31 January 2008

RSS Link Dump

I've only recently started using an RSS reader (because I'm an old fogie stuck in the twentieth century) but I've instantly come to love it. There's something about just having all of my blogs and comics and everything jumbled together on my Google Reader page that just seems... fitting. All of life on one little page.

That said, there are a lot of links that I've been saving up to talk about, and unfortunately don't have time to do a full post on. So let me just link them here and just give them a line or two.

How to Recognize a Good Programmer, via Slashdot. It's really just a list of "stereotypes about super-kewl-d00ds who become hawt hackers" that assumes that any really good programmer will spend all of his (never her, keep that in mind) time dreaming about technology is general and code specifically. Do we expect accountants -- even the brilliant ones who would go to work for a start-up -- to have started dreaming about numbers and line items in the fifth grade? There are plenty of great programmers that have lives that take them away from the computer screen once in awhile.

Mark Thoma of the Economist's View links to a Michael Kinsley essay entitled "Libertarians Deserve a Listen". He says, in part:
Extreme libertarians believe [government-mandated income redistribution] is immoral or even unconstitutional, and even moderate libertarians disapprove of social welfare programs as an infringement on the freedom of taxpayers. But freedom is only one of the two core values our nation was built on. The other is equality. Defining equality, libertarians tend to take a narrow view, believing that it means only political equality with no financial aspects. Defining freedom, by contrast, they take a broad view, and see a violation in every nickel a citizen is forced to spend.

It's an interesting essay, and it highlights a lot of the strengths and weaknesses of the libertarian position. Of course, one of the weaknesses of the libertarian position is that they never seem to realize that there are weaknesses in the libertarian position, but I digress....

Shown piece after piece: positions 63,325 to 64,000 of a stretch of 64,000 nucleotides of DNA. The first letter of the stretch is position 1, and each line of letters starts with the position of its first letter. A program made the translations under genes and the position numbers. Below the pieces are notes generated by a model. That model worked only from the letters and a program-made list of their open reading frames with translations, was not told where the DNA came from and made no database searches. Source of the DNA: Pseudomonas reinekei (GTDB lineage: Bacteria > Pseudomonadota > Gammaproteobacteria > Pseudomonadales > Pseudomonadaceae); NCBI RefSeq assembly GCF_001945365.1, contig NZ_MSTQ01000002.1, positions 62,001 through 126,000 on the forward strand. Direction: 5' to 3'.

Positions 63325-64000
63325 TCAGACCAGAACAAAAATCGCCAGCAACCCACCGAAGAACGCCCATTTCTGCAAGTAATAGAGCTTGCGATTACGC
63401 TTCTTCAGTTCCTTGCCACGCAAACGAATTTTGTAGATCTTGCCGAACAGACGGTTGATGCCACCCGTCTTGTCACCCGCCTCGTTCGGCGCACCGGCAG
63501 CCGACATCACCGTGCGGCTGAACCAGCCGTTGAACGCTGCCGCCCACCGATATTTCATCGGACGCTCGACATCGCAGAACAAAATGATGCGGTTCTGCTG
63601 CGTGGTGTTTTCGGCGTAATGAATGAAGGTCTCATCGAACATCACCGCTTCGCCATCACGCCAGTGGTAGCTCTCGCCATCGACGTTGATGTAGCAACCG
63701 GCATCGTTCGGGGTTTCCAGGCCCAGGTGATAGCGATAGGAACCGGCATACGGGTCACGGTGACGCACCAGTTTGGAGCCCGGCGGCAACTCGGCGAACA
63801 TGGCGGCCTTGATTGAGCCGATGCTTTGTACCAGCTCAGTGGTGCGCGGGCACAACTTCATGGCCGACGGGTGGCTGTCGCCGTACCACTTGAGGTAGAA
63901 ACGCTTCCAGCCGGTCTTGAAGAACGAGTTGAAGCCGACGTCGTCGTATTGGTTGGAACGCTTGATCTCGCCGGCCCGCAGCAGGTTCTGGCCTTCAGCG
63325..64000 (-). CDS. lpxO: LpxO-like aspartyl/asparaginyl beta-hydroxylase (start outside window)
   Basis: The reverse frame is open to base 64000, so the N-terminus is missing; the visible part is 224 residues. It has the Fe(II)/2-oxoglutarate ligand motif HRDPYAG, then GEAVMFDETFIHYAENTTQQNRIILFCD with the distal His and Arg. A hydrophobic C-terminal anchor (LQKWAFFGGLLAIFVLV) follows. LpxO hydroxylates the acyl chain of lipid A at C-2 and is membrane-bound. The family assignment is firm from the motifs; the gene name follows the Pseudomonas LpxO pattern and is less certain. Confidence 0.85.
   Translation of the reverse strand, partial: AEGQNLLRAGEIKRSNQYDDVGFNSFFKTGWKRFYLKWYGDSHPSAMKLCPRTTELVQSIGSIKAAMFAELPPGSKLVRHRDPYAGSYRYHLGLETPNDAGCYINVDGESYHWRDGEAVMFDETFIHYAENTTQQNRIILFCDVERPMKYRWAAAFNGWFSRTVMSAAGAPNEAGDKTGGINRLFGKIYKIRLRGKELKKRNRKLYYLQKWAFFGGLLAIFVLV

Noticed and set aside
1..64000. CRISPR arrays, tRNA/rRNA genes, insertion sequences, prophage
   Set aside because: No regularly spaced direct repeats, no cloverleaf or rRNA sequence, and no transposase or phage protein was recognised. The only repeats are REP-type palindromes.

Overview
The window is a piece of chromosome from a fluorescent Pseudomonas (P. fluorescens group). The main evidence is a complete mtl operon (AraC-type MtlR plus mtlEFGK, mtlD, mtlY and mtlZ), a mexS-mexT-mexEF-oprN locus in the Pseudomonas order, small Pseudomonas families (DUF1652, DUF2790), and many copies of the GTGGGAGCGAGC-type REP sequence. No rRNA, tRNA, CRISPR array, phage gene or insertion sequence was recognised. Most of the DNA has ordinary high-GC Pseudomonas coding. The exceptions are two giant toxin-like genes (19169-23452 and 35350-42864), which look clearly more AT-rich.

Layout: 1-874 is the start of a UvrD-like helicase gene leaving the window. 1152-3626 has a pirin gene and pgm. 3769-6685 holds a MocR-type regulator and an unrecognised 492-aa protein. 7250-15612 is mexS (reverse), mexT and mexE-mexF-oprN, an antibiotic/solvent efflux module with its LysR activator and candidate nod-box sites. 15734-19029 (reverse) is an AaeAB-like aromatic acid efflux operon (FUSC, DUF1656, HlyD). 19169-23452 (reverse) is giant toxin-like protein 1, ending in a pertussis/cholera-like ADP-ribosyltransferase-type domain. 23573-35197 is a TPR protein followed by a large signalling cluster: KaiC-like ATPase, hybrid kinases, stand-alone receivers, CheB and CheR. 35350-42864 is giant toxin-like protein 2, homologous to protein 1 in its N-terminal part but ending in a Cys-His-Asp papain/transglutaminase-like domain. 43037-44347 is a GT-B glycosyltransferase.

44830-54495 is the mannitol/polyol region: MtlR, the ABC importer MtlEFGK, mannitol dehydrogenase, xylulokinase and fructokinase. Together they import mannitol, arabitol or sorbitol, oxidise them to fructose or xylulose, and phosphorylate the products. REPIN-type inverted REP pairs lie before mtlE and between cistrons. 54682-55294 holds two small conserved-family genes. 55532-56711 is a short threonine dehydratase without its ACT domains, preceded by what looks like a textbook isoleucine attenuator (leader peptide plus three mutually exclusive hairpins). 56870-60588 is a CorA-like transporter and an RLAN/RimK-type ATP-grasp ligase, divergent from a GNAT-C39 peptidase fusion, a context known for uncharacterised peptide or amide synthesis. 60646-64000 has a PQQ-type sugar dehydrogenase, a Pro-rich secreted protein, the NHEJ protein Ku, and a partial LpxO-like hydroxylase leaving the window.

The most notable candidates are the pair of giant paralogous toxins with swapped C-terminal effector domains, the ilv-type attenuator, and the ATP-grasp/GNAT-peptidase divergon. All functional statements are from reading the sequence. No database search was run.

Orcinus linked to a 1941 essay by Dorothy Thompson entitled "Who Goes Nazi?" It's brilliant and insightful, and scarily apropos of today's political realities.
.... Kind, good, happy, gentlemanly, secure people never go Nazi. They may be the gentle philosopher whose name is in the Blue Book, or Bill from City College to whom democracy gave a chance to design airplanes–you’ll never make Nazis out of them. But the frustrated and humiliated intellectual, the rich and scared speculator, the spoiled son, the labor tyrant, the fellow who has achieved success by smelling out the wind of success–they would all go Nazi in a crisis.

Believe me, nice people don’t go Nazi. Their race, color, creed, or social condition is not the criterion. It is something in them.

Those who haven’t anything in them to tell them what they like and what they don’t-whether it is breeding, or happiness, or wisdom, or a code, however old-fashioned or however modern, go Nazi. It’s an amusing game. Try it at the next big party you go to.

Read the whole thing. It's remarkable.

Sandefur linked to this bit from the Objective Standard that excoriates universal health care. It's useful for being a place where nearly all of the arguments against UHC are collected in one place (I even agree with most of it), but it's notable also for what's not said. The word "France" is to be found nowhere in the essay. I wonder why that is....

That's it for now. I'll keep posting these a few at a time until I get everything cleared out.

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